Is your workplace “a lonely hearts club?”

Is your workplace “a lonely hearts club?”
21 Dec 2018

In Rustenburg Platinum Mines Limited v UASA obo Steve Pietersen the Labour Court, delivered a scathing judgment wherein it criticised a CCMA commissioner for taking a “misogynistic, patriarchal and insensitive approach” towards allegations of sexual harassment.

This judgment demonstrates the seriousness with which the Labour Courts are viewing sexual harassment in the workplace and is a precautionary tale for all employers to review the wording of their sexual harassment policies accordingly. This is especially important considering that an employer may be held liable for damages in terms of section 60 the Employment Equity Act in circumstances where it has failed to take proactive steps to guard against sexual harassment.

In this case Steve Pietersen (Pietersen), who held a senior position as an engineering specialist, was dismissed in 2015 after he was found guilty of sexually harassing Ms Jane Kgole (Kgole) for a number of years. Kgole alleged that in 2007, Pietersen laid charges of misconduct against her. She was issued with a final written warning despite Pietersen calling for her dismissal. On the same day as Kgole’s disciplinary enquiry, she alleged that Pietersen and herself attended a braai event hosted by the company wherein Pietersen committed sexual harassment by:

  • Suggesting that she stays with Pietersen to help her with expenses; and
  • Proposing to her that they should sleep together.

Despite Kgole’s rejection of these advances, Kgole alleged that Pietersen continued with similar conduct for a number of years. Kgole testified that at one stage Pietersen informed her he would help her get promoted if she agreed to sleep with him. These allegations of sexual harassment went unreported for numerous years. Kgole testified that she had not immediately reported the matter as she was concerned she would ruin Pietersen’s life. She was also concerned about the impact this would have on Pietersen’s wife, who also worked for the same employer. Pietersen denied that he made any sexual advances towards Kgole and accused her of fabricating her version of the events as she held a grudge against him as a consequence of him disciplining her in 2007.

Pietersen was nonetheless dismissed whereafter he referred an unfair dismissal claim to the CCMA. The commissioner described Pietersen’s conduct as “at best, they appear to be a love proposal”. The commissioner further took issue with the fact that Kgole didn’t out rightly say “no” to Pietersen’s advances, but found that she was docile in rejecting them. The commissioner found that although Pietersen may have made advances of a sexual nature, it did not constitute sexual harassment and therefore held that his dismissal was unfair.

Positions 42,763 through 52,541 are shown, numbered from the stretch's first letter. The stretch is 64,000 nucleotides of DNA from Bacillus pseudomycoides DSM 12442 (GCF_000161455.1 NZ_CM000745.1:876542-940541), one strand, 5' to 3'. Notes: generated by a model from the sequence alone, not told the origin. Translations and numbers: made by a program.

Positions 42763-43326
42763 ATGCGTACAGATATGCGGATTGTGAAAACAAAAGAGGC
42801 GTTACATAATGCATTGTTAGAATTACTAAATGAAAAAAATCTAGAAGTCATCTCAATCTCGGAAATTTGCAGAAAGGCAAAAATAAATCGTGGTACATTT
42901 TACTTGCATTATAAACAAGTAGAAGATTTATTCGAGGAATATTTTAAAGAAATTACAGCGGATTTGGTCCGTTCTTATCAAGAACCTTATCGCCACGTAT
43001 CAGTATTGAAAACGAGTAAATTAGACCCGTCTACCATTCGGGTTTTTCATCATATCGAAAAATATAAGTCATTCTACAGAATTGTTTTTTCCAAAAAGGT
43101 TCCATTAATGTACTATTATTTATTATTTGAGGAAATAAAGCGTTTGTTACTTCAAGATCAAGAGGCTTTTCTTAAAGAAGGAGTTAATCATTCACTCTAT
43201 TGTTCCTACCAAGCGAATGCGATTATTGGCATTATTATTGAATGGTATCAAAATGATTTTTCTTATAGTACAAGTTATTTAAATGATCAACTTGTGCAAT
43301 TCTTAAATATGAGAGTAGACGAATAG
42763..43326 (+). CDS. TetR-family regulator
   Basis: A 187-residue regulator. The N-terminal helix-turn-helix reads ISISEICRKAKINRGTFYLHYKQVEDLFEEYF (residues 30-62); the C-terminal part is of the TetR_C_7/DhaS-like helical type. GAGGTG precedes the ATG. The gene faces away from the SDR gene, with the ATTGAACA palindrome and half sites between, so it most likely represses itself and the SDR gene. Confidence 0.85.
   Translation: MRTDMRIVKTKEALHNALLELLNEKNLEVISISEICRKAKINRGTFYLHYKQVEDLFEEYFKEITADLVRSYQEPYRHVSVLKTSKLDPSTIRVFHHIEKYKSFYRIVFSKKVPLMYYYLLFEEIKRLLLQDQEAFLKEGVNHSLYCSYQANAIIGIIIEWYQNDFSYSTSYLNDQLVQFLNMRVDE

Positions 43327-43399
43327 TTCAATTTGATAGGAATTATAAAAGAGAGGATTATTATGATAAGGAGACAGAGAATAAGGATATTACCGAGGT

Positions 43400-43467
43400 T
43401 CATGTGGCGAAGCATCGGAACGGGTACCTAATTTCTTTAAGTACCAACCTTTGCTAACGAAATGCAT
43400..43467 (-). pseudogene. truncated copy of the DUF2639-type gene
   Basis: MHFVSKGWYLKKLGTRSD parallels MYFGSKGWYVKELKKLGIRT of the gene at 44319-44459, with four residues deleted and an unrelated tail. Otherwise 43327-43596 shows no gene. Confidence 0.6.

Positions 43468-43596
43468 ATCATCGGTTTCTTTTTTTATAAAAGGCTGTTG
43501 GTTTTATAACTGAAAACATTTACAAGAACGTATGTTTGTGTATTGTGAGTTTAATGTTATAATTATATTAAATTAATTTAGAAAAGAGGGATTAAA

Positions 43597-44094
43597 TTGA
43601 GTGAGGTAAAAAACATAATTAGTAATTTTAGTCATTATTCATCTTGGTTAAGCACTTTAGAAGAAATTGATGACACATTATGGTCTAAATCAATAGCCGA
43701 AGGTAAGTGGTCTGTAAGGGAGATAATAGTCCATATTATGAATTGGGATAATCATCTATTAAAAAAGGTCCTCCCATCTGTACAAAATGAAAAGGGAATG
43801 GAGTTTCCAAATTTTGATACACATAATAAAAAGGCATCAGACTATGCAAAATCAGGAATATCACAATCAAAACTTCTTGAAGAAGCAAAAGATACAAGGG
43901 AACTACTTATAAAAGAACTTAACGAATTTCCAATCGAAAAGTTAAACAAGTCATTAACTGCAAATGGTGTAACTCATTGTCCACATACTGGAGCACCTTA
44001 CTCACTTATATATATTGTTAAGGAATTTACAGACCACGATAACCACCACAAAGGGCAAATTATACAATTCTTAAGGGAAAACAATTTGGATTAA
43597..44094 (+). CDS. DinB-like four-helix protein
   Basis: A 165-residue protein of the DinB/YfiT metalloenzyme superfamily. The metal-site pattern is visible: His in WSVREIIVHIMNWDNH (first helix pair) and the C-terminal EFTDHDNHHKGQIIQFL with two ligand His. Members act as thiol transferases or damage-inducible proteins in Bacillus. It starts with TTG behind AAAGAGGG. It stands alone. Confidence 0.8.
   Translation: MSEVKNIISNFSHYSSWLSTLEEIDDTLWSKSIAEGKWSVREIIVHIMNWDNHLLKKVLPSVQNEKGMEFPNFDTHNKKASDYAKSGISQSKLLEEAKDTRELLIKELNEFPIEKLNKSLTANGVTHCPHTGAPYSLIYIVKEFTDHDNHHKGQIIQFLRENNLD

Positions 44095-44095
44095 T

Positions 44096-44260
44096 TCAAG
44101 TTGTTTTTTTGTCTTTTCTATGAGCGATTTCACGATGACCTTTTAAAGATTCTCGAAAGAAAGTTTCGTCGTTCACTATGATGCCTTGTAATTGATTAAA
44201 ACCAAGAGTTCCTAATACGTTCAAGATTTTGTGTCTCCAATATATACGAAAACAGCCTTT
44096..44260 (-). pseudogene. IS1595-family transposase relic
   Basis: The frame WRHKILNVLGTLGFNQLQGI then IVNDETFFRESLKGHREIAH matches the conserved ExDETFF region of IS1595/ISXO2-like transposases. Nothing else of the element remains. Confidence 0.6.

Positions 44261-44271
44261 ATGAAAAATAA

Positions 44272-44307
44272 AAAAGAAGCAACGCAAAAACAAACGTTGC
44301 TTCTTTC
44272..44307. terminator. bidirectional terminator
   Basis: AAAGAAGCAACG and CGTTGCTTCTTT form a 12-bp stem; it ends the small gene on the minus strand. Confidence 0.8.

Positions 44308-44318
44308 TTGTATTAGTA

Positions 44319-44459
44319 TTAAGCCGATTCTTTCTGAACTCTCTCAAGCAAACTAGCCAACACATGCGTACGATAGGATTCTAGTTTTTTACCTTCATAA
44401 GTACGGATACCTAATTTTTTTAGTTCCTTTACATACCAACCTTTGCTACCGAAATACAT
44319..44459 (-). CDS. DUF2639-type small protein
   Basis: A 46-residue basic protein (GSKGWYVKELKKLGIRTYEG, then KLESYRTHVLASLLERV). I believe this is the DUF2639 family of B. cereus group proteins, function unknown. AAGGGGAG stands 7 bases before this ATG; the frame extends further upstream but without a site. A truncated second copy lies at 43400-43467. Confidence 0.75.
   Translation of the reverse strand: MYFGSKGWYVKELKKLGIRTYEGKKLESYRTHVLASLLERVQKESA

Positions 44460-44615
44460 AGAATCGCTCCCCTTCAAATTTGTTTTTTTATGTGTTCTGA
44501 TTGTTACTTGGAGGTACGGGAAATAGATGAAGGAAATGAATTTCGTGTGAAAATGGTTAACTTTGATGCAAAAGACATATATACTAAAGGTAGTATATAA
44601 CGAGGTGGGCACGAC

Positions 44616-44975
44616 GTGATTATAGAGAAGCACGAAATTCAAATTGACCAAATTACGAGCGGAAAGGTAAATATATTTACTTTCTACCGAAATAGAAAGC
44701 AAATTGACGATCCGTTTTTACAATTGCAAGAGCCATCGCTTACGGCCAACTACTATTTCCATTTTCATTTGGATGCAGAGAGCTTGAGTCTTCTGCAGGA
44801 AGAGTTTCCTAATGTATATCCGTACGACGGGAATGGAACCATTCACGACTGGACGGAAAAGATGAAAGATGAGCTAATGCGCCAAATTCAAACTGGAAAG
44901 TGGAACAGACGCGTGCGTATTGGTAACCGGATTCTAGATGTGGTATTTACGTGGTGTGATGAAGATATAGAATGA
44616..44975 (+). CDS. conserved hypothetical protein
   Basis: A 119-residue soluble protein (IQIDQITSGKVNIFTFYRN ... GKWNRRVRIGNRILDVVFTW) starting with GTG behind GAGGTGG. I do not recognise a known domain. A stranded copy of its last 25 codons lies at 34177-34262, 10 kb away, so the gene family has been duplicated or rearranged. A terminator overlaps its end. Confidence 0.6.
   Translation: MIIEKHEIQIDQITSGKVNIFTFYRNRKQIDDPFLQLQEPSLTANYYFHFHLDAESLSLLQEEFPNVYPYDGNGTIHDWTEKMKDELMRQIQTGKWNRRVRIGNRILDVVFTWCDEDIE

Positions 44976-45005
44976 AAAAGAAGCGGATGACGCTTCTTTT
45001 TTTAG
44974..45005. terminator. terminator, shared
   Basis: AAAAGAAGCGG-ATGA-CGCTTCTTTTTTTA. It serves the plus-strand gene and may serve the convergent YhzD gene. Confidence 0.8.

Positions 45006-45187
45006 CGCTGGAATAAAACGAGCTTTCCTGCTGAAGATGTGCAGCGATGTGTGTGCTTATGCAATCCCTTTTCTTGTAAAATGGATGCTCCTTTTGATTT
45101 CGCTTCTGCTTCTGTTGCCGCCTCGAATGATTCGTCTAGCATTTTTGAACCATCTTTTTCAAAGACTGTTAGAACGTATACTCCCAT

On appeal, the Labour Court expressed horror at the findings of the CCMA and overturned the commissioner’s decision, ruling that the dismissal was substantively fair. The judge held that “A workplace is exactly that and should not ordinarily be confused with…a lonely hearts’ club for lovesick employees”. In relation to Kgole’s failure to report the incidents timeously, the Labour Court held that concluding that this encouraged further advancements sent the message that harassers can persist with the unbecoming conduct, hoping they will succeed and not get reported. To this end, the Labour Court held that conclusions of this nature were “patriarchal and misogynistic in the extreme”. Moreover, Kgole’s docile conduct was deemed irrelevant. The Labour Court made it clear that “Silence, no matter how prolonged it may be, does not amount to consent”.

In the face of the global #MeToo movement against sexual harassment, this judgment was necessary to align South African labour law with the current worldwide social opinion. Employer’s should consider updating their sexual harassment policies and consider training their employee’s in this regard to safeguard them against sexual harassment in the workplace.

See also:

(This article is provided for informational purposes only and not for the purpose of providing legal advice. For more information on the topic, please contact the author/s or the relevant provider.)
Sandro Milo
Sandro Milo

Sandro Milo is a partner at Eversheds Sutherland's litigation group. He specialises in all aspects of litigation and arbitration, employment, and black economic empowerment law. Sandro is also an expert in the education sector and regularly advises tertiary institutions on the particular challenges facing this sector. He provides seminars and training to tertiary institutions, the Department of Education and his other clients on a wide variety of subjects.

Send a legal query to Sandro Milo
Kirstie-Lynn Kerr

Kirstie-Lynn is a candidate attorney in Eversheds Sutherland's Employment Department.

Send a legal query to Kirstie-Lynn Kerr
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